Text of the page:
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Real Battle in RTS

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In all melee attacks involving RTSes (Age Of Empires, Warcraft, Starcraft, etc) the units with melee attacks (ranged units is an other story) can kill anyone and destroy anything. Lets say a militia (a guy with a globb) can even destroy a hole castle (given that you wait for 1 day till he does it ;-)) or even a simple archer can destroy a wall (!!!!). Also in battles between units two units ,again, a simple militia can kill the mighty Paladin with one hit. What i have thought is what happens in real battle. Lets have an example: We have two swordsmen with plate armor and iron shields and same of same level getting ready to fight: the one raises his sword and attacks the other. What happens? Does the other loses some HPs(hit points)? No he can either use his shield or sword to stop the sword from hitting him. Otherwise (if not defending) he would die just like in reality. Or he could see that the enemy is not protected and kill before he does by stabbing him with his sword. And so goes everything else where there are many moves and anti-moves so that we see something like reality. Of course there will be fatigue, skill, health: he could had be just wounded but not killed by an attack, armor/shield/weapon quality and we can add as many reality as we want. Though we want to preserve simplicity:think how many things would the the player had to thing about his 200 units army:fatigue, health, quality, expirience, left hand speed, right had speed, fourth finger of left foot agility (too much irony so that you understand ;-)). Anyway, i havent implemented so far (i am making my RTS and anyone that can design 3D models and artwork would be A GREAT HELP) but i would like some opinions and suggestions for it. Just to talk i am doing it ;-b Any question, any help you could give me dont think more: costasgr43@yahoo.com (please be (not necessarily) serious (not that i always am))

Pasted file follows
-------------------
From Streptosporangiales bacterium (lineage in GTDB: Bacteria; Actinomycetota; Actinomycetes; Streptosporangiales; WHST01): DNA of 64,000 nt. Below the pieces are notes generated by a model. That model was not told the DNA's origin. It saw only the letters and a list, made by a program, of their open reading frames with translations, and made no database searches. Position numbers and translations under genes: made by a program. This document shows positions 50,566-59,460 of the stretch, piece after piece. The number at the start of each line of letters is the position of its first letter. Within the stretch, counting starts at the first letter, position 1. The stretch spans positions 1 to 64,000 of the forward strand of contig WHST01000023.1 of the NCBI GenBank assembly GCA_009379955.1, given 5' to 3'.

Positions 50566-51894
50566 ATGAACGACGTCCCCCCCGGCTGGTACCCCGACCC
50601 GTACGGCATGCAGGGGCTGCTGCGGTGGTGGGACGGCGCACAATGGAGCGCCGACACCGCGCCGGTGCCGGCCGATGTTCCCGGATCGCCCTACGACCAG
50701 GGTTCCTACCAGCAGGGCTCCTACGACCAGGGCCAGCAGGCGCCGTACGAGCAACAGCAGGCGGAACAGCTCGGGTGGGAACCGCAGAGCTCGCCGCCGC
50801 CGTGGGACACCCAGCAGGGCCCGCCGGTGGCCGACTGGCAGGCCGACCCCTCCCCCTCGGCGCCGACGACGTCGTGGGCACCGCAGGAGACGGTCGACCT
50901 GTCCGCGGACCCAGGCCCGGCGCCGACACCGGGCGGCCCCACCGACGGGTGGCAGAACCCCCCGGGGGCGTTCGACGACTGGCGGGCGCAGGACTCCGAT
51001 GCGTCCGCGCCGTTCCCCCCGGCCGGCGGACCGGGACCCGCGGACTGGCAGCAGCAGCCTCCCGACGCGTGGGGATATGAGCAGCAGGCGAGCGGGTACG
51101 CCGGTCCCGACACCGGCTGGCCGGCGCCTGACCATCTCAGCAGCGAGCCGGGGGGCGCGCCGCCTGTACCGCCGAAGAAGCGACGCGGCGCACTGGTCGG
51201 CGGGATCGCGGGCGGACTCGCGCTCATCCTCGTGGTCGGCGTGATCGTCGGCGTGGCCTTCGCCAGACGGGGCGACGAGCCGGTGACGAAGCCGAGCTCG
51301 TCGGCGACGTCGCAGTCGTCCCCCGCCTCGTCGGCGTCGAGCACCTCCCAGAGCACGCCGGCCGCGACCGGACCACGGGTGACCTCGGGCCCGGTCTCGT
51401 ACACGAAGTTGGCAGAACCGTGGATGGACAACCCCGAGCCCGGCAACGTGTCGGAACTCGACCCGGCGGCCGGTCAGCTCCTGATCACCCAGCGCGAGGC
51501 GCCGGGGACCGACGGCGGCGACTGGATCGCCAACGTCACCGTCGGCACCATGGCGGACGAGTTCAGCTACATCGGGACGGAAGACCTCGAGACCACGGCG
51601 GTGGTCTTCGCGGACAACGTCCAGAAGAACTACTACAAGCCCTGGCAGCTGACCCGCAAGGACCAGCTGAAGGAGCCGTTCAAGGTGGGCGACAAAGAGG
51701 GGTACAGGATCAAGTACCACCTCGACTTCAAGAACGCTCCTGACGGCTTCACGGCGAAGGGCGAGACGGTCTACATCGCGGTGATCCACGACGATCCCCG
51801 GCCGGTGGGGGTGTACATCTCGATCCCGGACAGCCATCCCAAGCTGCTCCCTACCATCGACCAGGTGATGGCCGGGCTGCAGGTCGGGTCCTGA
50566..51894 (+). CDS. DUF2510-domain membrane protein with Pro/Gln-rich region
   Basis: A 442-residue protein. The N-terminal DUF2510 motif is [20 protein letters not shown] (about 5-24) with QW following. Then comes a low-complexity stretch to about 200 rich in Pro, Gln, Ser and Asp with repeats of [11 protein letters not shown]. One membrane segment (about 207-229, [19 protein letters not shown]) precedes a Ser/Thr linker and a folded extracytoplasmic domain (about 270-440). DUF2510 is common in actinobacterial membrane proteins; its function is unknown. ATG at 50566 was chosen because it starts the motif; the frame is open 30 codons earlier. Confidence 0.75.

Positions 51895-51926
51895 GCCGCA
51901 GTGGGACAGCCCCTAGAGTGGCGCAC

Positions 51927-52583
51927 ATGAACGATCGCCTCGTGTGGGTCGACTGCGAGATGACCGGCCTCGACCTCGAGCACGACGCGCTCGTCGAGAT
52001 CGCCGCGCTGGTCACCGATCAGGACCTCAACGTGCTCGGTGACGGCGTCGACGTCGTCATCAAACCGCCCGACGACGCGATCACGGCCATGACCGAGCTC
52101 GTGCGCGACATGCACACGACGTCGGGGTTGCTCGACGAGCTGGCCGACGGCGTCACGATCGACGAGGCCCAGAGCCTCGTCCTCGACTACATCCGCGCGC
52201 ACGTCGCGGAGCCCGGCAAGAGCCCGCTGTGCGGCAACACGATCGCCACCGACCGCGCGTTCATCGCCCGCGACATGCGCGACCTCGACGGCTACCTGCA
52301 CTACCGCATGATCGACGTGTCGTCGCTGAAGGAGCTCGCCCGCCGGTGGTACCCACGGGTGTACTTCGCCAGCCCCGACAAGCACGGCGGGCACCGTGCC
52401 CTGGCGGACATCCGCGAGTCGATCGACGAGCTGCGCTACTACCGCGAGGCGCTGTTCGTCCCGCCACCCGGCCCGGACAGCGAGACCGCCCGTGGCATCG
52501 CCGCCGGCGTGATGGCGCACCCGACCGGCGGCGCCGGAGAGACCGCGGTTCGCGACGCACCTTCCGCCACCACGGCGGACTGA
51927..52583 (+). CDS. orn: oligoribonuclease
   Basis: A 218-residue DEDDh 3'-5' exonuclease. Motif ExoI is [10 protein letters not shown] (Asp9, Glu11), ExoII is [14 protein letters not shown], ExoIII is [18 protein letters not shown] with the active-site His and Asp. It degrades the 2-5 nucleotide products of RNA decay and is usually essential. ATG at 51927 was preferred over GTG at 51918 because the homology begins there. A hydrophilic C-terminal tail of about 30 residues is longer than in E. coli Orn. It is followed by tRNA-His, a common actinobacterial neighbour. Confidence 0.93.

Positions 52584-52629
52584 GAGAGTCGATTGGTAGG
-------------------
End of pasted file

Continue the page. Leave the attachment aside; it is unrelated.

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An rts is far different from a real battle, you are speaking of rpg, in a rts a single unit is supposed to rappresent a bunch of soldiers (or I have always sopposed it), the recent rts on Warhammer hits the point. Semplicity of the single unit is all in a rts where you have 30/40 units to control, too much precision is a work for the AI too complex in a 40vs40 battle with buildings too.